The Biggest California Congressional Races to Watch on Super Tuesday

The Biggest California Congressional Races to Watch on Super Tuesday

A voter prepares their ballot at a polling station during early voting in Los Angeles on Nov. 1, 2022. (Robyn Beck/AFP via Getty Images)

Brad Jones

Brad Jones


Updated: 3/13/2024

The outcome of California’s congressional races on Super Tuesday could set the scene for several high-stakes showdowns on Nov. 5, which could shift the balance of power in the U.S. House of Representatives.
“There’s a big national chess game going on,” said Jon Fleischman, a political strategist and former executive director of the California Republican Party. “There’s only so many districts that are in play. A lot of them are in California, but they’re only a relatively small fraction of districts.”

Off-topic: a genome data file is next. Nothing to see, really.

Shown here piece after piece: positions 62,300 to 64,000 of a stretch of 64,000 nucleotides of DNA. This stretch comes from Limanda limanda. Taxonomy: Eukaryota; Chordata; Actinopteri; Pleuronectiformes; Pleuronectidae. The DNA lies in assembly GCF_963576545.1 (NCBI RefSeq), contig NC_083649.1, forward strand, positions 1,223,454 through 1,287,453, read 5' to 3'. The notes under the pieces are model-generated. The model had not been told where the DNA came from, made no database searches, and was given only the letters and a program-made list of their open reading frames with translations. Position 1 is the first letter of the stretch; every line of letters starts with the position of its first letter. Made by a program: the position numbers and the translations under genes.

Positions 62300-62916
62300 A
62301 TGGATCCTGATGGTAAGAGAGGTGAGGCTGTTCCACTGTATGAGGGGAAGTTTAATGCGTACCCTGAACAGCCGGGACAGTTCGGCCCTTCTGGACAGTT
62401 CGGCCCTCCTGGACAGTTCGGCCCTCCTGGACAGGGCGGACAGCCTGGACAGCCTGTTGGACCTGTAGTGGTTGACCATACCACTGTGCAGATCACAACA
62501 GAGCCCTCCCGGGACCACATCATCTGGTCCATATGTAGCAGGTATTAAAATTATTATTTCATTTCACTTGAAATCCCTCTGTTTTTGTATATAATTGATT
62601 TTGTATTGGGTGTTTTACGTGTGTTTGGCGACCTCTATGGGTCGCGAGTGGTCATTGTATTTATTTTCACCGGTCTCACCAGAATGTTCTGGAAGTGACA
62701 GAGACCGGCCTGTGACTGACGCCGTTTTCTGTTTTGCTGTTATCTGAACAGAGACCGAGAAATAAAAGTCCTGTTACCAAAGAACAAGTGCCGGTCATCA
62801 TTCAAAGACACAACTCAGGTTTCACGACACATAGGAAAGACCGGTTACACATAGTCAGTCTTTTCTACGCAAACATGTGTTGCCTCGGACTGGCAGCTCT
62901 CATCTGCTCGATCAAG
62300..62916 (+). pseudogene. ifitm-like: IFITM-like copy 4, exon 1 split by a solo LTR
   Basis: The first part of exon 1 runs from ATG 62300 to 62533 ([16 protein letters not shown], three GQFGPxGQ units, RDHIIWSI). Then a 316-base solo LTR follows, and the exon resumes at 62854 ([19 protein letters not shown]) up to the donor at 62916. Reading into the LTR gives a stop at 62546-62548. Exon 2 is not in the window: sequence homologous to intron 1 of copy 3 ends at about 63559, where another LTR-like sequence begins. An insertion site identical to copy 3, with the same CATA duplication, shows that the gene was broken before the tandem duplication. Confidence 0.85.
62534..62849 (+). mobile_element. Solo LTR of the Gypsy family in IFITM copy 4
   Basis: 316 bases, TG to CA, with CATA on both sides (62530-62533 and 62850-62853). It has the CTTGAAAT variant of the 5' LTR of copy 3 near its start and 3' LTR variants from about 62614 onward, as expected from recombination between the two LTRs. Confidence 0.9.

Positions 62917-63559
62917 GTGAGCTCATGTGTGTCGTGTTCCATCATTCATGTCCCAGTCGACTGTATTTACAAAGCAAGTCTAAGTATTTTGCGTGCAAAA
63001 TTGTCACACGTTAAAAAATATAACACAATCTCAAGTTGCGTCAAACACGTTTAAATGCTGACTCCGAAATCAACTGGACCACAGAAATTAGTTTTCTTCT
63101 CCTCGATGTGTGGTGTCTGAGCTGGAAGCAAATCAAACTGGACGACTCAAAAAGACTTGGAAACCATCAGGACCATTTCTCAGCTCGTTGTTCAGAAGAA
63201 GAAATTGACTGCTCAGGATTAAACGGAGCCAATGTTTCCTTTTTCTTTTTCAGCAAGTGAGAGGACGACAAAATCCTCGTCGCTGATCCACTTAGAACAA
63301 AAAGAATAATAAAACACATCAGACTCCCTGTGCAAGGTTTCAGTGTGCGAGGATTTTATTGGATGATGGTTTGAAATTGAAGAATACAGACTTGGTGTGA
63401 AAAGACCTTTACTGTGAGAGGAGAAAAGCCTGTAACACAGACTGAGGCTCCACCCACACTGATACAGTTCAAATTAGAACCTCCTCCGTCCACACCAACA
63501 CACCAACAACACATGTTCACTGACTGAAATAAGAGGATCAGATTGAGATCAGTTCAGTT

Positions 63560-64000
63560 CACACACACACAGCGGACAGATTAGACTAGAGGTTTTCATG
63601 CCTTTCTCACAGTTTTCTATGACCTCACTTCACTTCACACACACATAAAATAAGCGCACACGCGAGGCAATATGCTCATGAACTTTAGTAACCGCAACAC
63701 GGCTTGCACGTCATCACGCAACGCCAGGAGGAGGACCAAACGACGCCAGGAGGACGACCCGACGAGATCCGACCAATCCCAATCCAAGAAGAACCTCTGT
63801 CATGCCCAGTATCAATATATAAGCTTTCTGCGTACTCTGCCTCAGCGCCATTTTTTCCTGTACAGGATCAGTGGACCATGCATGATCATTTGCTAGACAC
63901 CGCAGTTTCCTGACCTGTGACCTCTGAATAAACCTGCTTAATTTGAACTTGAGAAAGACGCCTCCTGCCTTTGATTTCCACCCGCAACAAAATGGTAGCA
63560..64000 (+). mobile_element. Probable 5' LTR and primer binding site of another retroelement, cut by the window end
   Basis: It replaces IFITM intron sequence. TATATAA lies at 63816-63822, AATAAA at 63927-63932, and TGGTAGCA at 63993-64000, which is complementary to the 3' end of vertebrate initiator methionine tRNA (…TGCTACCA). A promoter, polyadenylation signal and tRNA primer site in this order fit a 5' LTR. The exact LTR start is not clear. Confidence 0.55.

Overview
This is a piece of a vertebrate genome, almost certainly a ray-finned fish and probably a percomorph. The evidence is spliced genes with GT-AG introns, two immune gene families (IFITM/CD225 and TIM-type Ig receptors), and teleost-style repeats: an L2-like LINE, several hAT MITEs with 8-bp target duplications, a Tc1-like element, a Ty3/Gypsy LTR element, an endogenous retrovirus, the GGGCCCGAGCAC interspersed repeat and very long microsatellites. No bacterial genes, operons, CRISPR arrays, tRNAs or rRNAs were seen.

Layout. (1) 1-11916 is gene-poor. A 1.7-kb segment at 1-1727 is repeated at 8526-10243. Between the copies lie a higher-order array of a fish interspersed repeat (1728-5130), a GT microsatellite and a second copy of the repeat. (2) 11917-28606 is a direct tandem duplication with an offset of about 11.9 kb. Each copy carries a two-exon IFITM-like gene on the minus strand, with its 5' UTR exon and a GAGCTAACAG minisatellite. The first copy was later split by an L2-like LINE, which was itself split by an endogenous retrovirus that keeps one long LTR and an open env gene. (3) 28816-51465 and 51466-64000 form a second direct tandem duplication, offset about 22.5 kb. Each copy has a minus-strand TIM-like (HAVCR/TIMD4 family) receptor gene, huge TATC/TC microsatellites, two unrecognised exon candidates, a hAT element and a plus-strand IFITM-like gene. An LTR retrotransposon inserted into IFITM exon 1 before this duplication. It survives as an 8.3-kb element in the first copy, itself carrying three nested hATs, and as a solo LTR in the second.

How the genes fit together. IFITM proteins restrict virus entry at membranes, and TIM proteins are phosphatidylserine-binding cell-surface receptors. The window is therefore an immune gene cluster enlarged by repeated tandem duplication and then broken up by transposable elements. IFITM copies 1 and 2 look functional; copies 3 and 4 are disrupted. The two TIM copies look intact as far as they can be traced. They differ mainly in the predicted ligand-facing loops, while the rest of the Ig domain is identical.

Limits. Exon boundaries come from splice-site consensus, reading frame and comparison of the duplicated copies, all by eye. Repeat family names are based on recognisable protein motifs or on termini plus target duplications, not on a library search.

Republicans currently hold a slim majority in the House. California has 52 congressional seats, a delegation comprising 40 Democrats and 12 Republicans.
In California’s “open” or “jungle” primary system, only the top two vote-getters—regardless of party—in the March 5 primary will move on to the Nov. 5 general election.
Three Democrat House representatives who left their congressional seats to run for U.S. Senate, and House Speaker Kevin McCarthy’s sudden resignation, have opened the door to several new contests in addition to expected close races in swing districts.
Here are the key districts to watch.

District 13